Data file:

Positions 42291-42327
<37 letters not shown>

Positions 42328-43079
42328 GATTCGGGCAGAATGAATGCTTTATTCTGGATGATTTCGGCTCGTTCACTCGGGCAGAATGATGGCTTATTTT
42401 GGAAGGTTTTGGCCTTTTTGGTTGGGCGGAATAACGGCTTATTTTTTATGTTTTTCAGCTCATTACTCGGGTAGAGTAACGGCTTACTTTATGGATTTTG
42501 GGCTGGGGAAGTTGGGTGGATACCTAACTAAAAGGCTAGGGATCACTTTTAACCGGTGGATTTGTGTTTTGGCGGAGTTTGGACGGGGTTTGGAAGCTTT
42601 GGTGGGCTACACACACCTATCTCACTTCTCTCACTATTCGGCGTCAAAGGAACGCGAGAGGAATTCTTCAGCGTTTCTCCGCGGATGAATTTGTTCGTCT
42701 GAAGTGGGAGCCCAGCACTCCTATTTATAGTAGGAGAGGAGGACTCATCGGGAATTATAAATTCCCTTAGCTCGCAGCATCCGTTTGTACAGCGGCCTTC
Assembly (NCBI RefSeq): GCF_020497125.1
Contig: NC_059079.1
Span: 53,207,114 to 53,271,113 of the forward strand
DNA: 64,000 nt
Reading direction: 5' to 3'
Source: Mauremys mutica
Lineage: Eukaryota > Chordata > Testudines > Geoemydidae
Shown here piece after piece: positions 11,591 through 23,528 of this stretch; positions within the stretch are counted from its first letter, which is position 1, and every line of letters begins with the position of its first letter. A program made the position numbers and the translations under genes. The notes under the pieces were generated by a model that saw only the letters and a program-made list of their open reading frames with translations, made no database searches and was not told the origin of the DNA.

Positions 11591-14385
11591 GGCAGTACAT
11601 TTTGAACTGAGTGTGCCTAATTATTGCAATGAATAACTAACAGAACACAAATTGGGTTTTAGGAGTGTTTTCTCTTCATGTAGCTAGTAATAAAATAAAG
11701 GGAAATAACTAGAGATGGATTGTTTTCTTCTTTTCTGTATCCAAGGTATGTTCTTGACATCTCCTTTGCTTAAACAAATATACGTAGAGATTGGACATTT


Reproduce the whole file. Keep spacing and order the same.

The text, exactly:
Positions 42291-42327
<37 letters not shown>

Positions 42328-43079
42328 GATTCGGGCAGAATGAATGCTTTATTCTGGATGATTTCGGCTCGTTCACTCGGGCAGAATGATGGCTTATTTT
42401 GGAAGGTTTTGGCCTTTTTGGTTGGGCGGAATAACGGCTTATTTTTTATGTTTTTCAGCTCATTACTCGGGTAGAGTAACGGCTTACTTTATGGATTTTG
42501 GGCTGGGGAAGTTGGGTGGATACCTAACTAAAAGGCTAGGGATCACTTTTAACCGGTGGATTTGTGTTTTGGCGGAGTTTGGACGGGGTTTGGAAGCTTT
42601 GGTGGGCTACACACACCTATCTCACTTCTCTCACTATTCGGCGTCAAAGGAACGCGAGAGGAATTCTTCAGCGTTTCTCCGCGGATGAATTTGTTCGTCT
42701 GAAGTGGGAGCCCAGCACTCCTATTTATAGTAGGAGAGGAGGACTCATCGGGAATTATAAATTCCCTTAGCTCGCAGCATCCGTTTGTACAGCGGCCTTC
Assembly (NCBI RefSeq): GCF_020497125.1
Contig: NC_059079.1
Span: 53,207,114 to 53,271,113 of the forward strand
DNA: 64,000 nt
Reading direction: 5' to 3'
Source: Mauremys mutica
Lineage: Eukaryota > Chordata > Testudines > Geoemydidae
Shown here piece after piece: positions 11,591 through 23,528 of this stretch; positions within the stretch are counted from its first letter, which is position 1, and every line of letters begins with the position of its first letter. A program made the position numbers and the translations under genes. The notes under the pieces were generated by a model that saw only the letters and a program-made list of their open reading frames with translations, made no database searches and was not told the origin of the DNA.

Positions 11591-14385
11591 GGCAGTACAT
11601 TTTGAACTGAGTGTGCCTAATTATTGCAATGAATAACTAACAGAACACAAATTGGGTTTTAGGAGTGTTTTCTCTTCATGTAGCTAGTAATAAAATAAAG
11701 GGAAATAACTAGAGATGGATTGTTTTCTTCTTTTCTGTATCCAAGGTATGTTCTTGACATCTCCTTTGCTTAAACAAATATACGTAGAGATTGGACATTT